"Success is not final, failure is not fatal: it is the courage to continue that counts."
"Success seems to be connected with action. Successful men keep moving. They make mistakes, but they don't quit."
"If I had to select one quality, one personal characteristic that I regard as being most highly correlated with success, whatever the field, I would pick the trait of persistence. Determination. The will to endure to the end, to get knocked down seventy times and get up off the floor saying. "Here comes number seventy-one!"
Richard M. Devos
I read a story (and I don’t know if it’s true, but I think it is) of a man in England who played the same lottery numbers every day for years. Then one day he didn’t play and on that day his numbers were called. He was so despondent over his missed chance, so the story goes, that he killed himself.
Sometimes, through no fault of our own, we miss our chance. This weekend I missed two chances to do something I’ve wanted to do for a long time. It made me feel sick and sad and angry at the circumstances. It felt unfair, like “a bad hop in baseball, or a bad call by a referee,” as Steven Pressfield states in The War of Art. It felt unfair, because it was. But here’s what it didn’t feel like. It didn’t feel like a punishment from God, or “a sign of Heaven’s malevolence.” (Pressfield, again.) It wasn’t a sign at all. It was just bad luck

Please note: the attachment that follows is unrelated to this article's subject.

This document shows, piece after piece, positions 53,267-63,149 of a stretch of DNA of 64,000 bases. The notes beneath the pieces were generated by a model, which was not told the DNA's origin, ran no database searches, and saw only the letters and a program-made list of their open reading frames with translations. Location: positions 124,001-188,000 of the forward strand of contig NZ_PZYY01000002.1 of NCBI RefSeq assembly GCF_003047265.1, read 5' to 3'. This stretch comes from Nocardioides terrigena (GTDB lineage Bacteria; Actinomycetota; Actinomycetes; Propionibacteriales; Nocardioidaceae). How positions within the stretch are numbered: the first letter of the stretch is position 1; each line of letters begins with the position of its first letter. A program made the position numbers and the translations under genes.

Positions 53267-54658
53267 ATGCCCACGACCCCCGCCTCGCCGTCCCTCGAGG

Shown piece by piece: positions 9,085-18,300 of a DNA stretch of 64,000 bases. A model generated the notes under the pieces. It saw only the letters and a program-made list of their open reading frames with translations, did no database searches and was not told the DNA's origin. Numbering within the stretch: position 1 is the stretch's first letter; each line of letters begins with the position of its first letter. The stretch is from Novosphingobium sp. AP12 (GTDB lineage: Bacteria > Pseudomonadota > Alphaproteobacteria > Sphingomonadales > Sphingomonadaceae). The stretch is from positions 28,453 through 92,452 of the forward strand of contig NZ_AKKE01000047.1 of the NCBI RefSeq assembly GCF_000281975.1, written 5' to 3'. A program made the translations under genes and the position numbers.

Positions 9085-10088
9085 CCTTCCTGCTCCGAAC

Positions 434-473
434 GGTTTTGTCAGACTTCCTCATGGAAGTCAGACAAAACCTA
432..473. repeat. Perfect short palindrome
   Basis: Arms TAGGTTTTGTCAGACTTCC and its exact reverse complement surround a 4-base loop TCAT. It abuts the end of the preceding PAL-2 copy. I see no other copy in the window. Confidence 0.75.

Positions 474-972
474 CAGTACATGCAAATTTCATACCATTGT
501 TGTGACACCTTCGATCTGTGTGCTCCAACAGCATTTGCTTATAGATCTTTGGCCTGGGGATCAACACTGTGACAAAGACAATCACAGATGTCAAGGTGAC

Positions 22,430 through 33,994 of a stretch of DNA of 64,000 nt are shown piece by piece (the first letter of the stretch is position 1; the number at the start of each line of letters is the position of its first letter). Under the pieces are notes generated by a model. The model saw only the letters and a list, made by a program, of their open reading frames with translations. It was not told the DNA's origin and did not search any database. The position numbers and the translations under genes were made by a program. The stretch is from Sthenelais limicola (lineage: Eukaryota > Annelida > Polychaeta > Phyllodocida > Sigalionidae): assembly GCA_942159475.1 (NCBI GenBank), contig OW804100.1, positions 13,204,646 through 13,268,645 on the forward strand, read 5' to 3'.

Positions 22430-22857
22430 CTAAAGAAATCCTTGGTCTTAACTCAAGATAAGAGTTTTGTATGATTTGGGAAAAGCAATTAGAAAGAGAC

In the book Good Luck the authors state that good luck is what we do with the occasional luck we get. For example, if I win $1,000,000 on a lottery ticket, that’s luck. If I invest most of that money and increase what I invested, that’s good luck. In other words, we have some control over luck, and even more control over our lives than we are willing to admit. We can also take the bad breaks we get and turn them into good luck, too.
Let’s look at the unlucky lottery loser. How could he have turned his bad luck into good luck?
He could have come up with a new combination of numbers to play.
He could have focused on other ways to win, or earn, money.
He could have focused on the importance money seemed to have in his life and perhaps adjusted his priorities so that it wasn’t worth his life.
What do I do about my bad luck?
I Keep Going.
That’s all it was – bad luck. To turn it into good luck then, I do my work. I work. I write. I wait. My priorities are good. My goals are good. They are the right ones. How do I know this? Because they are the only goals God has given me. And they are the specific ones He has given me. How do I know this? Because even when things go wrong, even when they hurt or I get scared, there is still nothing else I want. There is nothing else that gives me such joy as the thought of attaining my goals.
Also, there is no Plan B. Working towards my goals gives me joy. So I know reaching them will also give me joy. So I focus on that joy, despite inevitable pain and disappointments. I Keep Going. What I want to achieve is worth far more than winning the lottery. All of us should feel this way about our goals. What’s at stake for me is more valuable than money. What’s at stake is my heart and soul.
Does that sound overly dramatic? It doesn’t matter. It feels as if everything is at stake. Do I think about giving up sometimes? Honestly, not with any real seriousness. The reason is that when I imagine my life without having reached my goal, I always imagine going back and trying again.
I Get Started. I Keep Going. That’s all I know because that’s all there is.